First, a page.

The truck tire was big enough for 13-year-old Hunter Kackley to climb inside, and small enough for his friend and 10-year-old brother Camden to push it down a hill near the Stall High athletic complex. Across a road at the bottom of the hill was a retention pond.
Athletic trainer Anna Dean was pulling into the parking lot for a March 18 home baseball game when she spotted the brothers on the football practice field, horsing around in the tire used by student athletes for strength conditioning. It was too late to stop them. Dusk was settling over the scene, and no other adults seemed to be watching.
“You see it and you’re like, ‘This doesn’t look like it’s gonna end well,’ ” Dean said.
The Charleston County School District recently gave a Behind the Scenes Hero Award to Dean, who works with Stall sports teams as an employee of Roper St. Francis Healthcare. Speaking at a June 27 school board meeting, Stall Principal Kim Wilson said the right person was on the scene at the right time: “It would have been very different if she would have not been there.”
By the time the boy had reached the bottom of the hill, Dean had shifted her car into park and jumped out. The boys were kicking at the tire, trying to knock it over before it entered the pond, but to no avail.
Witnesses say Dean never hesitated. She had reached a dead sprint by the time the tire hit the water.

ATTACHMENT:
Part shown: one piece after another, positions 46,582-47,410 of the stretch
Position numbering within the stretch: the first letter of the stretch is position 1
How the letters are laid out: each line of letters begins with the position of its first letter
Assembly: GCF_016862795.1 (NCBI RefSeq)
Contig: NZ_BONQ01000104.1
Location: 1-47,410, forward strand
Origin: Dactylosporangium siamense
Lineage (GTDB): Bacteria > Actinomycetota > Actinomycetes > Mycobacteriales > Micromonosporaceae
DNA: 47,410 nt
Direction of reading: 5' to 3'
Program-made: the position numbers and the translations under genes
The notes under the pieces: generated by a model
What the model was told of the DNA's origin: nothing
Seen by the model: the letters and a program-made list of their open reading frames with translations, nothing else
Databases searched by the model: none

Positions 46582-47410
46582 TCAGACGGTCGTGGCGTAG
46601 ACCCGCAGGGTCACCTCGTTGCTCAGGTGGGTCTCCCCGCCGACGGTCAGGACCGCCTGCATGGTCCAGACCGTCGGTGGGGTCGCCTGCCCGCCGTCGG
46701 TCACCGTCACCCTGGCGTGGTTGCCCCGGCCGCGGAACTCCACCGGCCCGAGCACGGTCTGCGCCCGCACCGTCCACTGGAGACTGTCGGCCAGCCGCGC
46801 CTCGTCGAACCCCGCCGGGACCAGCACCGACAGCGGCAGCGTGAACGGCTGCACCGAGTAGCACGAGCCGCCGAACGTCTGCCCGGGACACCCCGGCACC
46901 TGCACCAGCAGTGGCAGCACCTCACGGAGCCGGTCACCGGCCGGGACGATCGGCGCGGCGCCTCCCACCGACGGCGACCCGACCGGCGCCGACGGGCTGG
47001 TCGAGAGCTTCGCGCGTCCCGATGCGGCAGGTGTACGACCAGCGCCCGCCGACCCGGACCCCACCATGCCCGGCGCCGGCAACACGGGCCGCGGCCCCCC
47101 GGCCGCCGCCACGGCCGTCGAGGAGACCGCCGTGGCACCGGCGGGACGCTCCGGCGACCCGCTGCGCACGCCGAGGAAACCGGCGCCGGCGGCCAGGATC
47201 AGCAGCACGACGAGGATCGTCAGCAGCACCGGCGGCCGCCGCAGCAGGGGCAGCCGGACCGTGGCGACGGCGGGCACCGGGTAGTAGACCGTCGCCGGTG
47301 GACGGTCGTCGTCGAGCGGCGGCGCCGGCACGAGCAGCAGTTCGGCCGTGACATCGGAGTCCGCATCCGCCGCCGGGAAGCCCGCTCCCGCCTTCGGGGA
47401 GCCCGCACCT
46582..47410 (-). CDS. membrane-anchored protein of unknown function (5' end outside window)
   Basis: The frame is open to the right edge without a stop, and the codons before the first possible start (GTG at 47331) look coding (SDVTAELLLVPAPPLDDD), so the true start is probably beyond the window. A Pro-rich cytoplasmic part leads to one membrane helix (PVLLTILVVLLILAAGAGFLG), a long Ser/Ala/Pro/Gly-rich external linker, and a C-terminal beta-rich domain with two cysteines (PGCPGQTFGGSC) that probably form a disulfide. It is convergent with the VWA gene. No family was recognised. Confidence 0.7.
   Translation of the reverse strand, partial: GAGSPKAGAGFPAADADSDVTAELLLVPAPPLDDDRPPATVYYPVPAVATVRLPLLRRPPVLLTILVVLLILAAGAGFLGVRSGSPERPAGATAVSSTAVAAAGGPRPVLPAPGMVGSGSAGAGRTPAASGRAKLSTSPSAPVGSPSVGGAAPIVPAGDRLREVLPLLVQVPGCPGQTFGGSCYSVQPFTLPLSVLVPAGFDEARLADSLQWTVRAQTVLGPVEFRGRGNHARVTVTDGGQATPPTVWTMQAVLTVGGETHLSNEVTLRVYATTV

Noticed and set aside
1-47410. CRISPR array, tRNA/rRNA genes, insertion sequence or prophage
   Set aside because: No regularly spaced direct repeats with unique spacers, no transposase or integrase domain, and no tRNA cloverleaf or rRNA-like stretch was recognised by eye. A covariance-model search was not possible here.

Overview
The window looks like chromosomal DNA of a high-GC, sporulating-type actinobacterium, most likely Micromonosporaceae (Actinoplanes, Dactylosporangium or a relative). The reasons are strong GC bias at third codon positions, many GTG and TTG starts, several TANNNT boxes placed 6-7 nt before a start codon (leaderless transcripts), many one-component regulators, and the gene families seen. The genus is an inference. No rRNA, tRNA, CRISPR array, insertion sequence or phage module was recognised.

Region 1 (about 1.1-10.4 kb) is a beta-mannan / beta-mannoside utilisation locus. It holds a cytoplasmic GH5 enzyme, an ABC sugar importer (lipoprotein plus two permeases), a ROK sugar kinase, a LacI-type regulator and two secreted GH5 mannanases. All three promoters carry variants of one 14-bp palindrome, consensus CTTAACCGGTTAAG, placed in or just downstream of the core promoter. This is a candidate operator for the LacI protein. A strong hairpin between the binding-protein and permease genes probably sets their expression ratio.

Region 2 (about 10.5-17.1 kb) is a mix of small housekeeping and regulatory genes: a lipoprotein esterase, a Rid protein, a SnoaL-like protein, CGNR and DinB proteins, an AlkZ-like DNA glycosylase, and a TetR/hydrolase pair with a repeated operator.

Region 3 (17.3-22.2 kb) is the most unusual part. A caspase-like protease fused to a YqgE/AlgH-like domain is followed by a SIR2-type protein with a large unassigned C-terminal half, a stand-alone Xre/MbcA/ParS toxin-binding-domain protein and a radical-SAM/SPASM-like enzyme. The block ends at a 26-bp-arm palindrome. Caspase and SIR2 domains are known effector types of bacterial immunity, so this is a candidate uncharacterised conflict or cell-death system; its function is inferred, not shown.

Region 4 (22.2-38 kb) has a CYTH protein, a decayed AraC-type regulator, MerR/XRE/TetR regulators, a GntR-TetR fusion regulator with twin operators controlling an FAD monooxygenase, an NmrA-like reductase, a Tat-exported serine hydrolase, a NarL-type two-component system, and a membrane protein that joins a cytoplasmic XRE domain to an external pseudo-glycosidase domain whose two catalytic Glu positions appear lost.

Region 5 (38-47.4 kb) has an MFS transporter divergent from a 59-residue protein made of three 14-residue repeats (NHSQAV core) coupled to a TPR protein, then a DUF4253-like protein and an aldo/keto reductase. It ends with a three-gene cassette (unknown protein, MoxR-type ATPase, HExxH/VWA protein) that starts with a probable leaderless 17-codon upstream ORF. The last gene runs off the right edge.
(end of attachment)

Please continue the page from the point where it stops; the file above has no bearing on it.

Dean couldn’t say for certain how long Hunter stayed under the murky water, trapped in the tire as he struggled for a foothold in the slimy muck at the bottom of the pond. Thirty seconds? A minute? Precious seconds were slipping by, and the boy was stuck in the tire holding his breath. Dean jumped in fully clothed.
Dean pulled the boy out of the tire and hauled him back to shore, where he coughed water out of his lungs but did not need resuscitation. Stall Athletic Director Bobby Smith, who was nearby taking tickets for the game, said he heard the boy saying, “I almost died. You saved my life. You saved my life.”
The brothers had come to the game with their family to support their older brother from Hanahan High, the visiting team. Their mother, Kathy Kackley, was in the stands watching the game. “It is a blessing that she pulled around then. The timing was perfect,” Kackley said.
Smith was floored by Dean’s decisive action. He snapped a grainy photo of Dean standing sopping wet in the cool night air, both thumbs up, grinning. Smith tweeted the photo with a simple caption: “Stall athletic trainer Anna Dean saves a visiting fan from drowning.”
The tweet went more or less unremarked for months, just four retweets and five likes. The rescue never made the news. It was just as well to Dean, who said she doesn’t like the limelight. The night of the rescue, she dug some ill-matching dry clothes out of a desk drawer in her office, got dressed and went back to work. Smith said it was a good thing Dean stuck around, as an umpire took a foul ball to the face later in the evening and needed treatment for minor injuries.
On a normal day, Dean works to rehabilitate young athletes with torn ACLs or refers them to physicians for broken bones. She darts from game to game on busy spring game nights. On March 18, she was coming from a soccer match across town, which had taken priority due to the higher risk for injury.
When the school board recognized Dean for her act of bravery, she stood near the front of the board room in the same posture as the high school track stars who had preceded her: hands in pockets, swaying slightly, grinning uncomfortably.
“This is not something that you’re going to see in any job description for an athletic trainer, and it’s kind of a freak thing,” Dean said. “But I have no doubt any of my other coworkers or any other athletic trainer across the country would have done the same thing.”
Reach Paul Bowers at 843-937-5546 or twitter.com/paul_bowers.